Pete, my friend and colleague at Skoosh, always complains that I don’t start my blog posts with something of a summary of what I’m about to say. You know the old rule – say what you’re going to say, say it and then say what you said. I’ve taken that on board so in deference to Pete and all the other Pete’s out there, here’s what this one is about:
It’s about talking with people, not down to them.
The internet, specifically the ecommerce side of it, has been around for 15 years or so now. It’s as exciting as Hell and yet strangely stagnant. We were promised a revolution when we moved across to Web 2.0 but that didn’t happen and for good reason I believe. The clue was in the name. Web 2.0 was a marketing term and as long as we think in terms of marketing we’re stuck in Web 1.0.
For those of you not in marketing, Web 2.0 is this. It is the transition by ecommerce sites – online shops – from talking at you to talking with you. Decades of advertising on top of centuries of education have made us comfortable with being told what to do. ‘Click here’, ‘Eat This’. It’s a veritable Alice in Wonderland just without the magic.
The magic does exist online though. Social networking sites have it, even patriarchal corporations like Facebook. Here you can see photos of your friend’s very ill thought out fancy dress costume they wore at a party you didn’t manage to get to. And you can tell other people about it. As people, rather than consumers, that’s what we like to do.
Facebook is different of course. There are no customers. Ditto Twitter. It’s just us talking to us. To translate that sort of communication to commercial websites we need to make a big shift in our thinking away from what can we tell our customers and towards what we can chat to our friends about. In other words businesses need to start thinking like friends rather than marketing execs. They need to start socialising.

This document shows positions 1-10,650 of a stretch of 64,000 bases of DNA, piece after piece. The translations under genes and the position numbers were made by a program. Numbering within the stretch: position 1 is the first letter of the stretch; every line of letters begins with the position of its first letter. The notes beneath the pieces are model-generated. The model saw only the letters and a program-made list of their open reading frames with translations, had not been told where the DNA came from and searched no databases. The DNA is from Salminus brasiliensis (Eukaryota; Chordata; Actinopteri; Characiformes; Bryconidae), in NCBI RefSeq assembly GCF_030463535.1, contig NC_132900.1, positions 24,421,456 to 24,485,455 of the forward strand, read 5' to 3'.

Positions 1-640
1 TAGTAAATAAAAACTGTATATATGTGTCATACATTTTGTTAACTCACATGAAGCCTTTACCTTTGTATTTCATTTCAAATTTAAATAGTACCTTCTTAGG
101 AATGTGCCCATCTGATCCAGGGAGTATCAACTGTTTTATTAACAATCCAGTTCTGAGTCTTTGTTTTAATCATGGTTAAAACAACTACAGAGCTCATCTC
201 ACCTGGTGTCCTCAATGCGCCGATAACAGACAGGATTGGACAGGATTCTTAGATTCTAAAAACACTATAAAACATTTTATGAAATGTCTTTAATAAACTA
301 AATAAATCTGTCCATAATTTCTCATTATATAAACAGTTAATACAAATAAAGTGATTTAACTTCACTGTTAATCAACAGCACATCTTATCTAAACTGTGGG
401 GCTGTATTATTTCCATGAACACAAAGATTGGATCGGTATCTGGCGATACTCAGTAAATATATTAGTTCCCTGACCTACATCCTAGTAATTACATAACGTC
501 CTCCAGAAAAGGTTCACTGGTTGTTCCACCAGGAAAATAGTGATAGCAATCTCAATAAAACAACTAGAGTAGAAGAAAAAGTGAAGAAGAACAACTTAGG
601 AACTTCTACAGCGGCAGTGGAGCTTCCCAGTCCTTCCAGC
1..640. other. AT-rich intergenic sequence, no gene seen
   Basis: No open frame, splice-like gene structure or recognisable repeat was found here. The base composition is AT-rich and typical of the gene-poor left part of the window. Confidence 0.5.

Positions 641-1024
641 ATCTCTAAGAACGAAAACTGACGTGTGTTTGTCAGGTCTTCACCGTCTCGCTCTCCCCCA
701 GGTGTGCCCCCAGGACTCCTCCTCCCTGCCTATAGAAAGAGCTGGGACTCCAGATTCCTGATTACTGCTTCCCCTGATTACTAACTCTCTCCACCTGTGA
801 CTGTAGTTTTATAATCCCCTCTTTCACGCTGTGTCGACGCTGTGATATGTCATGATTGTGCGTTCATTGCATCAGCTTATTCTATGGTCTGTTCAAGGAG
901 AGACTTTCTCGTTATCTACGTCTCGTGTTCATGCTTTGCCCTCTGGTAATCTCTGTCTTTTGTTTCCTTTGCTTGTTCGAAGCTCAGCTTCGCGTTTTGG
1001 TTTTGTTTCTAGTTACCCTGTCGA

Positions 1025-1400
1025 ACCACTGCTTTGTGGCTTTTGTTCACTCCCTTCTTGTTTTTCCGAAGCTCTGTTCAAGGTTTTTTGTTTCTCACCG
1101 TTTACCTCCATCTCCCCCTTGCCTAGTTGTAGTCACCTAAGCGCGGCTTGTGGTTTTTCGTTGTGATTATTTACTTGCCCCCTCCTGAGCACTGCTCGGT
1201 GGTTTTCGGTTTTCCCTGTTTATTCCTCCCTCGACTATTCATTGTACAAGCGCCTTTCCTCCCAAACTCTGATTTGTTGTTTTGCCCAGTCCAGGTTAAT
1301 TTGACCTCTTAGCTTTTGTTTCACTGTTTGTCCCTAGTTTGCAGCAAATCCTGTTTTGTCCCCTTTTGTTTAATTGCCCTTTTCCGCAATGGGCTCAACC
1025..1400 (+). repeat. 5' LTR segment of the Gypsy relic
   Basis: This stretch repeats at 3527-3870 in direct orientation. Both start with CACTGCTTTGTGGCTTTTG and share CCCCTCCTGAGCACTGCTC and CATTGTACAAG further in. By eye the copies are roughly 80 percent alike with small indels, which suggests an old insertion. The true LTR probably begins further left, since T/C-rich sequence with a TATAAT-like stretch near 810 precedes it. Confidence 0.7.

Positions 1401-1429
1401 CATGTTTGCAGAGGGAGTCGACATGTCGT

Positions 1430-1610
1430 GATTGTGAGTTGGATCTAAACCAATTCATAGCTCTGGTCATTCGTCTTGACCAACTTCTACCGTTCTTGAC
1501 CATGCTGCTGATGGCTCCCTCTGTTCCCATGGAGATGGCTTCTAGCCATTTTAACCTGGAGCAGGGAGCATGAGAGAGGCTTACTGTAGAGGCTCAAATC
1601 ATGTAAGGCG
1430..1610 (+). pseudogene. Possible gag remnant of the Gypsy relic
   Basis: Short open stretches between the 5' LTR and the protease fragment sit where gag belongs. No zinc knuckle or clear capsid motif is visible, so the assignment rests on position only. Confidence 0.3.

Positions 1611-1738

‘Like’ on Facebook was very clever in that sense. At a glance it could be an instruction but it’s ambiguous and is more likely, in connection to a social networking site, to be a question to yourself – ‘Do I like this’? whereas the language of ecommerce is still typically full of instructions. ‘Book now’!’.
Expedia (I’m not picking on a competitor – their site is more influential than Skoosh) has a spider trail leading to their Las Vegas Deals section as follows:
Expedia.com > Deals and Offers > Six Deals we Love > Las Vegas
Okay, it’s no hard sell and with ‘Love’ they’ve certainly bought into the language of the age of sharing. But it’s still coming from them. It starts with ‘Expedia.com’, not even just ‘Expedia’. It’s their store. ‘Deals and Offers’ is fair enough if a bit dull and prosaic (I’m not having a go at them, their site is important in this industry, did I mention that before?). The questionable bit is ‘six deals we love’. Again, as if you weren’t quite sure, you’re back in their store. Someone working at Expedia has found me six deals I’m going to love. I don’t think so. I wasn’t even planning to go to Vegas.
This looks very different when it comes from a friend. Someone whose values I share is inviting me to stay in a villa in Portugal. Interesting – what a great place to catch up and I haven’t been to Portugal for years. Count me in.
Expedia isn’t your friend (I’m not saying anything) so how are they going to sell you a villa in Portugal in anything like the same way? Well, what they’ll do is start thinking like your friend. Your friend hasn’t recommended anything to you this time but you can them. So, on Expedia, you put together 6 great looking deals and post them on your Facebook page: ‘6 deals I love’. It doesn’t even have to be so gushing, the point is that your friends (let’s say mine) are going to say ‘Blimey, Dorian’s bothered putting together 6 amazing travel deals, I’ve got to see this’. They then click through to Expedia and see ‘6 deals chosen by Dorian’. Five friends ‘Like’ the pastel yellow house overlooking Lake Como. That’s where I’ll be staying.
This sort of thing isn’t offered by the commercial Goliaths. The big companies in the travel industry have lacked innovation and there’s precious little brand engagement to be seen. Sure, Expedia has a huge market but it is supported by immense advertising. I don’t think I’ve ever heard any one say I only go to Expedia. But why not? They sell everything and they guarantee the best prices. In reality, there’s no point to going price comparison sites to get to Expedia but people still do because Expedia doesn’t let you talk. Less so Ebookers, Opodo and Travelocity. They’re all about talking at you.
The reality behind Web 2.0 is that people engage in sites not necessarily because they identify with the companies behind them but because when they’re on there they can do the things they want to do and one thing they always like doing – one this we always like doing – is talking to each other. If you give them the opportunity to talk about your online store with their friends they will.